1. The IRS Gets Serious(ly Confusing) About Basis Reporting
The Treasury issued proposed regulations under Internal Revenue Code Sections 1014 and 6035 (among others) which would implement the new basis reporting requirements that became law in July 2015.
Meant to clarify the already confusing basis reporting requirements that executors face, these regulations mostly manage to do the exact opposite. From creating doubt as to whom exactly reporting statements must be furnished, to actually extending reporting requirements beyond executors to certain beneficiaries as well, the potential pitfalls here are numerous.
2. Family Limited Partnerships Come Under Fire
There were two interesting cases involving the inclusion of assets held in family limited partnerships (FLPs) in a decedent’s estate that both came to a similar conclusion: Formalities matter.
In both Holliday v. Comm’r and Estate of Beyer et al., the IRS was found able to reach assets held in FLPs largely because the families in question failed to follow formalities required to adequately create a factual record in support of their claimed non-tax purposes for creating the partnerships. If you can’t bother to acknowledge FLP formalities and structures, then the government likely won’t bother to acknowledge your FLP.
3. The Service Is Now Taking Requests
For all estate tax returns filed after June 1, 2015, the IRS will only issue estate tax closing letters by request of the taxpayer (that is, the estate). If a taxpayer doesn’t wish to request an estate tax closing letter, s/he may instead obtain an estate tax account transcript.
There are two ways to access the transcript: (1) registered tax professionals can access it online if they have an executed Form 2848 on file, or (2) the estate can submit Form 4506-T by fax or mail.
4. DIY IRA Rollovers Made Easier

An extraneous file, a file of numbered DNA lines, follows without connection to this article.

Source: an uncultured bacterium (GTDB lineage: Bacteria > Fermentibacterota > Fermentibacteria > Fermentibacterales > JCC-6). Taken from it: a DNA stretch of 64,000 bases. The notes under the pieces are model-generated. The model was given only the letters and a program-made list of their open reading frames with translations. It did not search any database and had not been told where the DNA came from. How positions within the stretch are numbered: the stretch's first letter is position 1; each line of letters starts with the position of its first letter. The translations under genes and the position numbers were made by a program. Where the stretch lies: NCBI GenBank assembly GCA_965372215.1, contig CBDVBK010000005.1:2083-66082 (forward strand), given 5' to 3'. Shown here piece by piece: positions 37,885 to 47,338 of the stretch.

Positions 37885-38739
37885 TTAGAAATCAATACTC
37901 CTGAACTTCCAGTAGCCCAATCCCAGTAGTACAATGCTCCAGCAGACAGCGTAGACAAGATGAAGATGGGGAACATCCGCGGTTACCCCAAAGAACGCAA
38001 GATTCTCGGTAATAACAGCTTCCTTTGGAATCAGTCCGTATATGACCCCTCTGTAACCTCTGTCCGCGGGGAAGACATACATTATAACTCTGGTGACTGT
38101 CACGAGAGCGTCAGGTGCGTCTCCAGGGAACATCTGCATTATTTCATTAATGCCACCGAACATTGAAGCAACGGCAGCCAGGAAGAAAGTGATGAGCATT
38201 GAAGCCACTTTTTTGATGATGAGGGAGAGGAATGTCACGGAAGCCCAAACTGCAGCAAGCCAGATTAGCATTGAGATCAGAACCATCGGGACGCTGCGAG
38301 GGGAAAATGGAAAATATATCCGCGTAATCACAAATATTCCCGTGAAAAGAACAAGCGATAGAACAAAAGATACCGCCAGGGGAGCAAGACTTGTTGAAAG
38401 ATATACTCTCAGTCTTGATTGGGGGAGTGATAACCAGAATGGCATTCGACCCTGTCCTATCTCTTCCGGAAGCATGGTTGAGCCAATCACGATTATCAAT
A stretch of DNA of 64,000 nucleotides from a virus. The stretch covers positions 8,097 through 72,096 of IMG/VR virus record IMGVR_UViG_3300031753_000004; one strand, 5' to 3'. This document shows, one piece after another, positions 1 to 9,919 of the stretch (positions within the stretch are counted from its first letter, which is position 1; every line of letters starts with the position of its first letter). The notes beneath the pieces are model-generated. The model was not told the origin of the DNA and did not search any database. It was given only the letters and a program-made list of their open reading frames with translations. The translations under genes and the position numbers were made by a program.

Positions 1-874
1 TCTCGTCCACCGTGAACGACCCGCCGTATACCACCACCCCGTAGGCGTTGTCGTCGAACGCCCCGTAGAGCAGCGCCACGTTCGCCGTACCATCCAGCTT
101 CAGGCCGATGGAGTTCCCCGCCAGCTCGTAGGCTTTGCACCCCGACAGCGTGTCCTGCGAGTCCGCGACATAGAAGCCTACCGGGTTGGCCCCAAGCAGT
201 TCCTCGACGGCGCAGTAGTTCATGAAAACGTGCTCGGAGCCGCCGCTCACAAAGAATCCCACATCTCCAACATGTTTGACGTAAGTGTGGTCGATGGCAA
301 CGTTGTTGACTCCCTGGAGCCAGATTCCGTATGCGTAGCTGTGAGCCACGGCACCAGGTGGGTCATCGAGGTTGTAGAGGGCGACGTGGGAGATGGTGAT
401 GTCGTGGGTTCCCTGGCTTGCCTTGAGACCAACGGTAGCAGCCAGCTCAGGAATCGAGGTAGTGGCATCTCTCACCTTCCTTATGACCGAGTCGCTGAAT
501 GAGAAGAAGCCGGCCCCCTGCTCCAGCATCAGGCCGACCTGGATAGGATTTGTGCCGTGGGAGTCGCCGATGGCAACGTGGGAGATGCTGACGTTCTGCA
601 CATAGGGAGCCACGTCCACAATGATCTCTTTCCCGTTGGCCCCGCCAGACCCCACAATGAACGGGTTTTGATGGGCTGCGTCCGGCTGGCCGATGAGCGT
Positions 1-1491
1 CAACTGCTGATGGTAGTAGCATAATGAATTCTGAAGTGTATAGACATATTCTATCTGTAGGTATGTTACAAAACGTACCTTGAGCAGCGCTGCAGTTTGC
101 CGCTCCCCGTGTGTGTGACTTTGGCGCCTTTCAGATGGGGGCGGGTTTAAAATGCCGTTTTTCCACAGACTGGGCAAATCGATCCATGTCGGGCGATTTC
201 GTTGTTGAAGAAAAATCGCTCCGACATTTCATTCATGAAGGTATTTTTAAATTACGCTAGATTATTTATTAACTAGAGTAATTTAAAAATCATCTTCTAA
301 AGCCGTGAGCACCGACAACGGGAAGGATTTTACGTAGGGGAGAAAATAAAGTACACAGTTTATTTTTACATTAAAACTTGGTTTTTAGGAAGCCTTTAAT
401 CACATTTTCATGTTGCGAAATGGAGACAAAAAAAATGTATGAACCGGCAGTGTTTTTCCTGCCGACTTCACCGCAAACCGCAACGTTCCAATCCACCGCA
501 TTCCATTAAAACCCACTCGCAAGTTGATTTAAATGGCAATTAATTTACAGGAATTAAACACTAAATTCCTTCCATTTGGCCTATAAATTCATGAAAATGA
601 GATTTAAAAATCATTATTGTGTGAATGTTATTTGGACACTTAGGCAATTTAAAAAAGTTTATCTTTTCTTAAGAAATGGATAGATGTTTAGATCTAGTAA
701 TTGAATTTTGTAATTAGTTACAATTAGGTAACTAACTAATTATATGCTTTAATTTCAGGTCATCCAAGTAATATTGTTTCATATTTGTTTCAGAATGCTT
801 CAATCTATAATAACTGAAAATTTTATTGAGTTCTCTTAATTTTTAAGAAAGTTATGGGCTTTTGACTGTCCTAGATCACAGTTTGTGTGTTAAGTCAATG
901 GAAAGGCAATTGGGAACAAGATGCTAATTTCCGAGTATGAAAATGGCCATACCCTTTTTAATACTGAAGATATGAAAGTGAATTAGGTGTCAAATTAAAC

In Rev. Proc. 2016-47, the IRS created a do-it-yourself process that allows some taxpayers who were unable to complete a rollover from one retirement plan to another within the required time to implement the rollover without it being considered a taxable distribution.
A taxpayer who’s missed making the rollover within the required 60 days can certify to the plan administrator that s/he was unable to do so for certain reasons. The plan administrator can rely on that certification alone and then accept the rollover.
This process will be a great help for taxpayers who’ve been unable to complete rollovers within the 60-day period because of administrative errors, which are often the main culprits interfering with timely rollovers.
5. More Leniency for QTIP Electors
Fifteen years ago, the IRS established procedures for when it would disregard a Qualified Terminal Interest Property trust (QTIP) election that wasn’t necessary to eliminate estate tax. This rule was actually intended to protect and benefit taxpayers. At that time, a QTIP election that was unnecessary most likely provided little benefit with potentially significant adverse tax consequences.
However, in 2010, with the introduction of portability, executors of estates may in fact wish to make QTIP elections, even if unnecessary to avoid tax, to take advantage of portability.
Now, Rev. Proc. 2016-49 provides some added flexibility for taxpayers to reflect this new reality.
6. Massachusetts Extends Its State Income Tax Reach
In Bank of America v. Comm’r., the Supreme Judicial Court of Massachusetts upheld a decision which ruled that Bank of America was an inhabitant of the state even though it wasn’t domiciled there.
Massachusetts imposes a fiduciary income tax on resident trusts, and to be considered a resident trust, several requirements must be met. One of those requirements is that at least one trustee must be an inhabitant of the state.
Though this decision only affects Massachusetts, it could have wide-ranging implications if other states adopt similar rationales.
7. Popular Valuation Discounts Face Extinction
The Treasury released proposed regulations regarding lapses of voting and liquidation rights and transfers of interests in closely held entities. The proposed regulations expand the types of restrictions that will be ignored when valuing a transfer, thereby eliminating the justifications for various commonly used discounts. Section 2704 generally applies to interests in corporations and partnerships; the proposed regulations clarify that they would also apply to LLCs.
Further information about these potential changes can be found here.
8. Inflation Adjusted Items for 2017
For an estate of any decedent dying in calendar year 2017, the basic exclusion amount is $5.49 million (a $40,000 increase) for determining the amount of the unified credit against gift and estate tax. The exemption for GST tax will also be $5.49 million.
The annual gift tax exclusion remains the same. For calendar year 2017, the first $14,000 of gifts to any person isn’t included in the total amount of taxable gifts made during that year.